SAVE THE OLD CANNERY IN PALO ALTO - Save space for local culture, bring back Art and Soul!

SAVE THE OLD CANNERY IN PALO ALTO - Save space for local culture, bring back Art and Soul!

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Karen Ewart started this petition to Palo Alto historic resources board and

WE WERE ONCE A THRIVING DIVERSE COMMUNITY OF ARTS AND MUSIC.

PLEASE CONSIDER OUR REQUEST.

PRESERVE THIS HISTORICAL BUILDING AND BRING BACK A VIBRANT CULTURE THAT WOULD SERVE BOTH RESIDENTS AND VISITORS TO OUR LOVELY CITY!

The City of Palo Alto just received a Historical Resource Evaluation (HRE) which was prepared for them by an independent group. It determined that the old Bayside Cannery building (currently occupied by Fry’s Electronics and others) meets the criteria to be on the California Register of Historical Resources and that the building overall is "intact" with nearly all of its original features and structure present.

You can download the full evaluation which describes the building and contains a well written history of the site (PDF): https://bit.ly/30Dh42G

NOTE: This is not a "done deal" -- the building has not yet been designated as a historical site, but it could be. It is very much in danger of being demolished to make way for condos. We hope that the City of Palo Alto can be swayed to save it.

Additionally, we have a unique vision and proposal for what this building can be used for (which is detailed lower on this page).

A LITTLE BIT OF THE HISTORY:

In 1906, Thomas Foon Chew (pictured in the center of the photo above) opened his Bayside Canning Company in Alviso, CA. This was a major feat in and of itself considering the strong anti-Chinese sentiment of the day and prohibitions against Chinese people owning businesses. Then in 1918, Foon expanded his business and built a larger plant next to the small Chinatown that existed in the town of Mayfield (annexed by Palo Alto in 1925).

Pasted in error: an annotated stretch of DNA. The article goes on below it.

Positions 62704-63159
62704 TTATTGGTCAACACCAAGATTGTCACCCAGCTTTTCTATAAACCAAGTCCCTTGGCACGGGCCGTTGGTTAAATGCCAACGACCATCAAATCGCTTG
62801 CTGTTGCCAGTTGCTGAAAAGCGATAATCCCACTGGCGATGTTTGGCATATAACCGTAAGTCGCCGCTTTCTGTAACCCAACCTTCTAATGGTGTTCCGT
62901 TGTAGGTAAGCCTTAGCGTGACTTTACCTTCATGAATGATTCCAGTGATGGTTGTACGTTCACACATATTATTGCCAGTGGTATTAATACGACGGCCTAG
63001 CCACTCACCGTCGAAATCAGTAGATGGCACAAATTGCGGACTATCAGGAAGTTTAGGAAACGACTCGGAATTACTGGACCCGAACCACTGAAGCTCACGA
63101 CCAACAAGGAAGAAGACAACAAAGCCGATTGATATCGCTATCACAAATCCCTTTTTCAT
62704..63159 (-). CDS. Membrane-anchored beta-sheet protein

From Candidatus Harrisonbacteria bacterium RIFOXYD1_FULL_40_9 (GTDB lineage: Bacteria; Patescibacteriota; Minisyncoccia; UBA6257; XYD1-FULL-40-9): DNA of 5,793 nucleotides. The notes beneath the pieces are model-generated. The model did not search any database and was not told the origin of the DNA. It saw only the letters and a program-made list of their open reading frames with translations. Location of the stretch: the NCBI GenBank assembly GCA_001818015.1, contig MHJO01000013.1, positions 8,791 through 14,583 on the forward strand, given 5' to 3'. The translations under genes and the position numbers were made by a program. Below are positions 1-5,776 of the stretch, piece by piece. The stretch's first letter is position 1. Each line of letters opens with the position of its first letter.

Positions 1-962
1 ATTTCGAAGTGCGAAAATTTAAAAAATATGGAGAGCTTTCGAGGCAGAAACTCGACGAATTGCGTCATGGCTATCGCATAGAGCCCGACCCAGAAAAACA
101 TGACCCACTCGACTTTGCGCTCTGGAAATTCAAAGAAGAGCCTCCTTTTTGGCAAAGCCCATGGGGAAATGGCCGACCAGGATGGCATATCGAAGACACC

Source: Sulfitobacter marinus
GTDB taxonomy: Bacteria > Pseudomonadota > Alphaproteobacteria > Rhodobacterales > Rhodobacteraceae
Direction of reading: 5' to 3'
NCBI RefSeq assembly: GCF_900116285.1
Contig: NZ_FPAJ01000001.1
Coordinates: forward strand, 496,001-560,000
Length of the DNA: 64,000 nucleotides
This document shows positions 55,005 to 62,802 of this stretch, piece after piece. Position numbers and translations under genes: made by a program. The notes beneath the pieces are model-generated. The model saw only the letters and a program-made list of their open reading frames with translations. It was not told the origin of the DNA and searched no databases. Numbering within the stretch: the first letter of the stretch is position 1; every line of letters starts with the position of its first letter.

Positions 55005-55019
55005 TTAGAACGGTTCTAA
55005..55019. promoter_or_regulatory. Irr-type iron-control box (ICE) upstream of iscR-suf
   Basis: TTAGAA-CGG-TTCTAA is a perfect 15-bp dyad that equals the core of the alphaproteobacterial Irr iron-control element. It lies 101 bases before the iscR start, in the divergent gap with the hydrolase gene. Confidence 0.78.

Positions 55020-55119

His company grew to be the third largest fruit cannery in the world, behind Libby and Del Monte, employing hundreds of Chinese and Portuguese workers, most of them women. It was the single largest employer on the mid-Peninsula for many years.

Foon became the first Chinese-American millionaire in the U.S. and several of the canning processes developed at Bayside Cannery are still used to this day.

Before it became "Silicon Valley" the area was known as "The Valley of Heart's Delight." And before companies like Hewlett-Packard and Fairchild Semiconductor launched in Palo Alto and began hiring locals to work on their assembly lines, these folk worked the lines of the local canneries. At one time, Santa Clara County had 39 fruit canneries. Today there are precious few remnants of this history. The fact that this building is a part of that history is actually what makes it eligible for status as a Historical Resource in the state of California.

Here is a link regarding the history of Chinese-Americans in early Mayfield and Palo Alto: https://ourtownofpaloalto.wordpress.com/2016/12/30/history-of-mayfields-chinatown

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From one of Palo Alto's most well informed local historians whose family spans 5 generations and 119 years of local history:

SAVE THE OLD CANNERY IN PALO ALTO: Save space for local culture by bringing back art and soul!

To the Palo Alto Historic Resources Board (HRB) , re: the former cannery property located at 340 Portage Avenue (currently occupied by Fry’s Electronics and other tenants).

My family stretches back five generations in Palo Alto, the first to arrive came in 1900. I reluctantly left town in 1997 for Los Angeles as work in my field of film and TV production dried up in the S.F. Bay. It was at this time that others I know in the arts; musicians, artists, and craftsmen were also slowly being driven out of town by rising rents and the loss of work/opportunity and affordable retail space.